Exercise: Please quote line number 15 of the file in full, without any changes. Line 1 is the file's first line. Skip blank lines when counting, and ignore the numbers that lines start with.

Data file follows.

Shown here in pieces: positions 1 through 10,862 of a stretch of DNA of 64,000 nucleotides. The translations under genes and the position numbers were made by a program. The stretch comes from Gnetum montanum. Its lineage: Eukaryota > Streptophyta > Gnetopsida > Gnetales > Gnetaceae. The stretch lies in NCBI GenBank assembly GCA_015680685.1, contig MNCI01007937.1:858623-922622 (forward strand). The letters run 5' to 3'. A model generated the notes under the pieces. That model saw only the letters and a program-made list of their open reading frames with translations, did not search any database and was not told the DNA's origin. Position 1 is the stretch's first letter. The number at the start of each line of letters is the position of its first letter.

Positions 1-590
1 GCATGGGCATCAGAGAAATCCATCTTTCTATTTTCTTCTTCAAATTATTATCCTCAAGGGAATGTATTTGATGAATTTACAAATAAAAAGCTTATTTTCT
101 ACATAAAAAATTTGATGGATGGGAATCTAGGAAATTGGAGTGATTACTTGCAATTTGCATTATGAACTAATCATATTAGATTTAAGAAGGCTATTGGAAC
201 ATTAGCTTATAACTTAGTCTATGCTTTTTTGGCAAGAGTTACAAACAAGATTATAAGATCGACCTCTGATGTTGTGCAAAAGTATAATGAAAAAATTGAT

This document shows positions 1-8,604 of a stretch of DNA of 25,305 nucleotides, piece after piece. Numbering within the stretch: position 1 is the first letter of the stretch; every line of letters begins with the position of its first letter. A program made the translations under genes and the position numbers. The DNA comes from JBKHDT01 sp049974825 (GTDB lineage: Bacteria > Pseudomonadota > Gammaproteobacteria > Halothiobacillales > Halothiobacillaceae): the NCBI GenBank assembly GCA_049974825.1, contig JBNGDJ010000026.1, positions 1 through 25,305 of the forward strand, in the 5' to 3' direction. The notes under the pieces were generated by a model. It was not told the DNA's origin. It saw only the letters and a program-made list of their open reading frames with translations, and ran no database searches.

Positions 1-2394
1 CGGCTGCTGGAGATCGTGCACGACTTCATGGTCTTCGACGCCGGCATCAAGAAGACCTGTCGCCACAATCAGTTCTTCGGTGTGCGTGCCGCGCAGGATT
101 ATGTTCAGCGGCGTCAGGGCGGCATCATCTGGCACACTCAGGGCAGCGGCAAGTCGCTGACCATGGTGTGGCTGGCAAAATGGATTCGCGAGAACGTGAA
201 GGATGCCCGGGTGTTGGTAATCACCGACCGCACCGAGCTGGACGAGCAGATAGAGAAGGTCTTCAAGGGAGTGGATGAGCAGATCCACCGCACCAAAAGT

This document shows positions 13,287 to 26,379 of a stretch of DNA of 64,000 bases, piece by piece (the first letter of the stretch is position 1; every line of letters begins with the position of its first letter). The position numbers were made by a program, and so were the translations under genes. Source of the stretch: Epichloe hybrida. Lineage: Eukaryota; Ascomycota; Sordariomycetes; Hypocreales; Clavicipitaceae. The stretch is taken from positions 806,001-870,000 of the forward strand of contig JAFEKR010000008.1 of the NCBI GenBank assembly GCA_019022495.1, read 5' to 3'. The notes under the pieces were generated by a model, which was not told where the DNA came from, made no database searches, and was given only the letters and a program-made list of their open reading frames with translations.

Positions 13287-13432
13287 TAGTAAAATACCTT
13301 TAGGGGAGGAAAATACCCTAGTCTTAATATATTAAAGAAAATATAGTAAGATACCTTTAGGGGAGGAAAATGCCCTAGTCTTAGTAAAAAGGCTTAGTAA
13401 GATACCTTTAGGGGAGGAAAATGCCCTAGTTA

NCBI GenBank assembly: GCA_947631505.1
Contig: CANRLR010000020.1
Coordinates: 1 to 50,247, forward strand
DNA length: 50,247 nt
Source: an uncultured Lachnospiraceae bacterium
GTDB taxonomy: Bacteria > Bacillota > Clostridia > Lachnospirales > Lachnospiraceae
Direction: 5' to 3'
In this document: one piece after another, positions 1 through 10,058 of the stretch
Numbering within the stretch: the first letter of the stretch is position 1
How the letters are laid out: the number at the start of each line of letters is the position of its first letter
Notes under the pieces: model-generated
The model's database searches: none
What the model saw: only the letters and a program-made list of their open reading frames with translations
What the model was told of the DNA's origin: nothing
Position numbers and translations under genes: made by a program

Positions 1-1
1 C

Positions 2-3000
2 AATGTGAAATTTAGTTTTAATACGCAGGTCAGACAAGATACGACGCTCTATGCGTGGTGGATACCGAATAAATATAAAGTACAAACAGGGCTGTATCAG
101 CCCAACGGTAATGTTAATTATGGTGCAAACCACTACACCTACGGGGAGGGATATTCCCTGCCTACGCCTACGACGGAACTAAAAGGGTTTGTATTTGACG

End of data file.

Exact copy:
13401 GATACCTTTAGGGGAGGAAAATGCCCTAGTTA